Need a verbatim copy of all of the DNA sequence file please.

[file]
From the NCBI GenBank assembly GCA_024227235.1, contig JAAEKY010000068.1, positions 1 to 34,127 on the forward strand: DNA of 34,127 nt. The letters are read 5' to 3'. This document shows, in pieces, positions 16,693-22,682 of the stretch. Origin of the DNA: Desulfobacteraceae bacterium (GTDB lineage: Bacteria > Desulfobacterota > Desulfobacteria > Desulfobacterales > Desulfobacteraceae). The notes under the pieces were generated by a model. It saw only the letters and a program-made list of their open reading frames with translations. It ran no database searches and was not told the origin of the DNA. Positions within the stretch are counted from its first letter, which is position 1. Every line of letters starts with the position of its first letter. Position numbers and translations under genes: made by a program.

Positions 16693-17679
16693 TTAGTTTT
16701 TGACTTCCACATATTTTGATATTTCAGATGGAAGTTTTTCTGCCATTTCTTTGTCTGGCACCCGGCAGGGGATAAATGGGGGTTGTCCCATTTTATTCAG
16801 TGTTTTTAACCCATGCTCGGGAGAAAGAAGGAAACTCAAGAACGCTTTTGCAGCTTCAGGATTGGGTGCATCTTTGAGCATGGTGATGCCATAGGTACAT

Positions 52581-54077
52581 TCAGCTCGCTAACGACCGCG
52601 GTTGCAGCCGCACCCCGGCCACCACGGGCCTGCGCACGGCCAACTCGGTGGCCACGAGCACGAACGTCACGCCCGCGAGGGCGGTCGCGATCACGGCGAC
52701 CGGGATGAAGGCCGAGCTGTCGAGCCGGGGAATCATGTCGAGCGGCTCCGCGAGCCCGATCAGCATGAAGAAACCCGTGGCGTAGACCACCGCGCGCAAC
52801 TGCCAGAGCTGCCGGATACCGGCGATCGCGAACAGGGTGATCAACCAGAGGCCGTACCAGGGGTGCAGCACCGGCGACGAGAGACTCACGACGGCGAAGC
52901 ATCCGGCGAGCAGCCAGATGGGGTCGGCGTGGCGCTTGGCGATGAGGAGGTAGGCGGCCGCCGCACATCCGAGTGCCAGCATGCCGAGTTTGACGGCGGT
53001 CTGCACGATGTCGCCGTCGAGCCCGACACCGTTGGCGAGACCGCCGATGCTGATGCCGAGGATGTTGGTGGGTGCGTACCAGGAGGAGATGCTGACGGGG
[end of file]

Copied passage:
From the NCBI GenBank assembly GCA_024227235.1, contig JAAEKY010000068.1, positions 1 to 34,127 on the forward strand: DNA of 34,127 nt. The letters are read 5' to 3'. This document shows, in pieces, positions 16,693-22,682 of the stretch. Origin of the DNA: Desulfobacteraceae bacterium (GTDB lineage: Bacteria > Desulfobacterota > Desulfobacteria > Desulfobacterales > Desulfobacteraceae). The notes under the pieces were generated by a model. It saw only the letters and a program-made list of their open reading frames with translations. It ran no database searches and was not told the origin of the DNA. Positions within the stretch are counted from its first letter, which is position 1. Every line of letters starts with the position of its first letter. Position numbers and translations under genes: made by a program.

Positions 16693-17679
16693 TTAGTTTT
16701 TGACTTCCACATATTTTGATATTTCAGATGGAAGTTTTTCTGCCATTTCTTTGTCTGGCACCCGGCAGGGGATAAATGGGGGTTGTCCCATTTTATTCAG
16801 TGTTTTTAACCCATGCTCGGGAGAAAGAAGGAAACTCAAGAACGCTTTTGCAGCTTCAGGATTGGGTGCATCTTTGAGCATGGTGATGCCATAGGTACAT

Positions 52581-54077
52581 TCAGCTCGCTAACGACCGCG
52601 GTTGCAGCCGCACCCCGGCCACCACGGGCCTGCGCACGGCCAACTCGGTGGCCACGAGCACGAACGTCACGCCCGCGAGGGCGGTCGCGATCACGGCGAC
52701 CGGGATGAAGGCCGAGCTGTCGAGCCGGGGAATCATGTCGAGCGGCTCCGCGAGCCCGATCAGCATGAAGAAACCCGTGGCGTAGACCACCGCGCGCAAC
52801 TGCCAGAGCTGCCGGATACCGGCGATCGCGAACAGGGTGATCAACCAGAGGCCGTACCAGGGGTGCAGCACCGGCGACGAGAGACTCACGACGGCGAAGC
52901 ATCCGGCGAGCAGCCAGATGGGGTCGGCGTGGCGCTTGGCGATGAGGAGGTAGGCGGCCGCCGCACATCCGAGTGCCAGCATGCCGAGTTTGACGGCGGT
53001 CTGCACGATGTCGCCGTCGAGCCCGACACCGTTGGCGAGACCGCCGATGCTGATGCCGAGGATGTTGGTGGGTGCGTACCAGGAGGAGATGCTGACGGGG